#MHAW16 - Extending and Receiving Empathy

It is now officially Mental Health Awareness Week! This is a week all about shedding light on the effects of mental illness, and paths to mental health and wellbeing, for people everywhere. Obviously, given the subject matter of this blog, it's kind of a big deal for me. The conversation is key to allowing people to be comfortable with the idea of themselves and the people around them suffering from something that isn't always automatically visible, or even easy to understand.

Mental health is something we have been getting to grips with at least talking about more openly in the past few years. Hopefully, events like this will give people opportunities to read more, learn more, share their own experiences, and allow us to grow as a collective in favour of a less negative, frightened, or dismissive response to people's illnesses.

In accordance with the theme for this year, Relationships, I would like to talk about one of the most important ways, in my opinion, to create and maintain and strengthen interpersonal and intrapersonal relationships of any kind: empathy. Imagining others complexly, in the words of John Green.

We have no clear concept of the suffering of others, nor the joys, but attempting to think of how we would feel when presented with the same situations as them can help us gain much more understanding. It helps us to view people as just that, as people who live, breathe, think, and feel as we do. Suddenly, you might find, we take more care with others. We treat them with the love and care we would like to be treated with once we have placed our hearts in their chests. We are able to love and to feel loved, and it can often bring us closer.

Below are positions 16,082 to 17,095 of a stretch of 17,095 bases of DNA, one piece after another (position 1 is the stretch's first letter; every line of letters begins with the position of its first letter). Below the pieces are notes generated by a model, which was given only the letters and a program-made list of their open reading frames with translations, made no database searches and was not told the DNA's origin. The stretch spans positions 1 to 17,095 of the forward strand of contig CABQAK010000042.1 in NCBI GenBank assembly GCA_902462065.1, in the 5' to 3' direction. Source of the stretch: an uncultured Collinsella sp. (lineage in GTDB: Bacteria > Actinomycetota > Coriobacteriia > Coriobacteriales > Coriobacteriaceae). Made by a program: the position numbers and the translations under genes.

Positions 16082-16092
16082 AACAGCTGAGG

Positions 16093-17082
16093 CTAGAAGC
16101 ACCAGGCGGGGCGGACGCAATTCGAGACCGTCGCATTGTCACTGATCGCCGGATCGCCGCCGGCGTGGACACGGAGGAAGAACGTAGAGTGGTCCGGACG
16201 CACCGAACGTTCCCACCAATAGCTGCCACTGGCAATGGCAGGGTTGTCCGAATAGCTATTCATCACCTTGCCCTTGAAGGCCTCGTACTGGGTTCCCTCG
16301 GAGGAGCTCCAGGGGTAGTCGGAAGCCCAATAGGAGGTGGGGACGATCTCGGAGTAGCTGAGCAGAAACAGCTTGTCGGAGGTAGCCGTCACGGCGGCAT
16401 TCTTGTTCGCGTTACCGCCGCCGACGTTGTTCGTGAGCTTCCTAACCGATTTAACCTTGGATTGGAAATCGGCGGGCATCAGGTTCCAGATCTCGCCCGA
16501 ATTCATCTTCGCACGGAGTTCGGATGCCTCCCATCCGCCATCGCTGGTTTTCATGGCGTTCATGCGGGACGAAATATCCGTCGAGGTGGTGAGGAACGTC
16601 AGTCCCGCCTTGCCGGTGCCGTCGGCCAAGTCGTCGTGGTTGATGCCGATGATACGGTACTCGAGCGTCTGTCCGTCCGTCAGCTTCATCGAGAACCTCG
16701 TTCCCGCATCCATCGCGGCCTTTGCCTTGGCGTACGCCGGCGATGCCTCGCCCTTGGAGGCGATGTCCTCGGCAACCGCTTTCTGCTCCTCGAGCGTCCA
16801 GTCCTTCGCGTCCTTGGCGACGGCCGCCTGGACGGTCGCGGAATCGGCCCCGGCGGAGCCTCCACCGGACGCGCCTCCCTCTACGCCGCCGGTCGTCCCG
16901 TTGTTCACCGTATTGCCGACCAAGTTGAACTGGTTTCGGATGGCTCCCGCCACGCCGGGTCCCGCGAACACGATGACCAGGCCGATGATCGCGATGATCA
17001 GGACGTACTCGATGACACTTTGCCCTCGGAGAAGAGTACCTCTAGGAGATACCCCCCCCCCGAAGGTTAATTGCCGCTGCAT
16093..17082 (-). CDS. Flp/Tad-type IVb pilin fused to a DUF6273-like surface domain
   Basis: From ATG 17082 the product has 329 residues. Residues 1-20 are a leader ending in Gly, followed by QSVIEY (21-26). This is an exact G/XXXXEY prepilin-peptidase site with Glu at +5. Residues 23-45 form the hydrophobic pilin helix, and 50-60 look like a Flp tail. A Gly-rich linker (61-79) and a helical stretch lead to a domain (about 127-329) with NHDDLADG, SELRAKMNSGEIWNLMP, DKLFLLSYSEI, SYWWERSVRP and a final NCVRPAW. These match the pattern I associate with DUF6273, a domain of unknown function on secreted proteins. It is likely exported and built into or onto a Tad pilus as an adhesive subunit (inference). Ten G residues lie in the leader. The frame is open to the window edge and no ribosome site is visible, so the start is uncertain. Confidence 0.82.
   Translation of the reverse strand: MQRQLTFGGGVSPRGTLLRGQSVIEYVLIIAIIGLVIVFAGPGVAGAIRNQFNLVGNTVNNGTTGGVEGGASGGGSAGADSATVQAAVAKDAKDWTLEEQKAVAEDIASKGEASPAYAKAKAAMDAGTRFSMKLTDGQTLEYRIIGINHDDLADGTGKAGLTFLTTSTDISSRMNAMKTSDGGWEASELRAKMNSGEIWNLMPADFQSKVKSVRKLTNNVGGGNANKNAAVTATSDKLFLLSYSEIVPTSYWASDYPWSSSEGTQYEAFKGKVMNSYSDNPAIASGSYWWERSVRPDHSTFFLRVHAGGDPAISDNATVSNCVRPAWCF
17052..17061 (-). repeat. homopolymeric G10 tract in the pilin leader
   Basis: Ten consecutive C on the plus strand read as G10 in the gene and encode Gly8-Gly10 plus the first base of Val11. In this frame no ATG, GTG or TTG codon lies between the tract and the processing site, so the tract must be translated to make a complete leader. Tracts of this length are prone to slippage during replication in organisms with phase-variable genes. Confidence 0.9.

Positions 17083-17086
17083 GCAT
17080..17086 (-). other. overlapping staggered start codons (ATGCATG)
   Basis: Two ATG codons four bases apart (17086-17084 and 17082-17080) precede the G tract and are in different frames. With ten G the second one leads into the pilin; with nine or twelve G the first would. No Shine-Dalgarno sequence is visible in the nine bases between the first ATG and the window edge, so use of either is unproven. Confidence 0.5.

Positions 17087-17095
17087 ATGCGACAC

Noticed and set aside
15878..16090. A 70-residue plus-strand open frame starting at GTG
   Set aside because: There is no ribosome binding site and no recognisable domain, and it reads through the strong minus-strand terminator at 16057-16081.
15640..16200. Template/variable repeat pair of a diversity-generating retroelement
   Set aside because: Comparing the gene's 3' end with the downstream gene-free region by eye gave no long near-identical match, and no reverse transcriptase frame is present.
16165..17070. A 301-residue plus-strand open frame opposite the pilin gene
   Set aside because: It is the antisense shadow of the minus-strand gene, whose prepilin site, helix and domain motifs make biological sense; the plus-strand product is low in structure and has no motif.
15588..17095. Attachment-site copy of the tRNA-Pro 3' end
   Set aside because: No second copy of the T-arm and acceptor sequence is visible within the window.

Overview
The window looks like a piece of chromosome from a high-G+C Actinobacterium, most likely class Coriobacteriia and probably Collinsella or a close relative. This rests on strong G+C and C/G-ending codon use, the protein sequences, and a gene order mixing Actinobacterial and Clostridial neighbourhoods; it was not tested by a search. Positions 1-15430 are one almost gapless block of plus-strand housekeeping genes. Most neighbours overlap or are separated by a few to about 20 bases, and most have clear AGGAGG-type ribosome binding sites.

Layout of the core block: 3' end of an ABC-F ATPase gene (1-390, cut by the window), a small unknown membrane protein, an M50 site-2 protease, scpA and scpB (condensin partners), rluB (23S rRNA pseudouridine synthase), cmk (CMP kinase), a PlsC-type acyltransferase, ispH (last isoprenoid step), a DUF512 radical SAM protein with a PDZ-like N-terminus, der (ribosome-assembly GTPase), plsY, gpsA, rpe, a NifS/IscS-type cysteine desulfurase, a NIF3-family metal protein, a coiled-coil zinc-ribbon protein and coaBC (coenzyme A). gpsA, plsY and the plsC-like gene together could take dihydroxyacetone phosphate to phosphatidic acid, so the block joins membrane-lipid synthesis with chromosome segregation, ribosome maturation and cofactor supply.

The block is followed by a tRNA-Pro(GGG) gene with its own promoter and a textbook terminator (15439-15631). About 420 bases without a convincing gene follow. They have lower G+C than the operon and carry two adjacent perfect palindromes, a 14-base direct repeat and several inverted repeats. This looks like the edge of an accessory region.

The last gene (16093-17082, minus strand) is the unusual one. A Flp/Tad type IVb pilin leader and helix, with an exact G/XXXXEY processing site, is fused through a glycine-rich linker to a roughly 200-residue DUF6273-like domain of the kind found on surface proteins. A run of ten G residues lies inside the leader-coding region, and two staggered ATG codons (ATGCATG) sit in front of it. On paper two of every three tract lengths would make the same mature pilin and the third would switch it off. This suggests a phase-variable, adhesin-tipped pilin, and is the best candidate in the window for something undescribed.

'empathy' by Ton Zijlstra via Flickr 
I also mentioned intrapersonal relationships, meaning the ones we have with ourselves. I mentioned them because I believe that our ability to extend empathetic feelings to others has a direct effect on our ability to show compassion to ourselves.

When I see friends tearing themselves apart over issues that can be easily resolved or forgotten and I advise them to do so, it holds a mirror up to me.

"Do I take my own advice? Are there things that I overthink and work myself up over? If they can make steps to change that, surely I can too. And if I know it's not easy for them, it won't be easy for me either."

You might even want to take it a step further: imagine some of your negative thoughts in the voice of one of your closest friends, take it as though you're listening to some of their concerns. How would you advise them? Would that same advice work for you? If so, take it and feel accomplished at problem solving. If not, consider why not? Are the reasons also negative and anxious assumptions, perhaps?

Above all, take care of yourselves and of others, even those you find difficult in some way because loving them despite that is a sign of maturity and wisdom that I would love to reach some day.

from printable leaflet via the Mental Health Foundation


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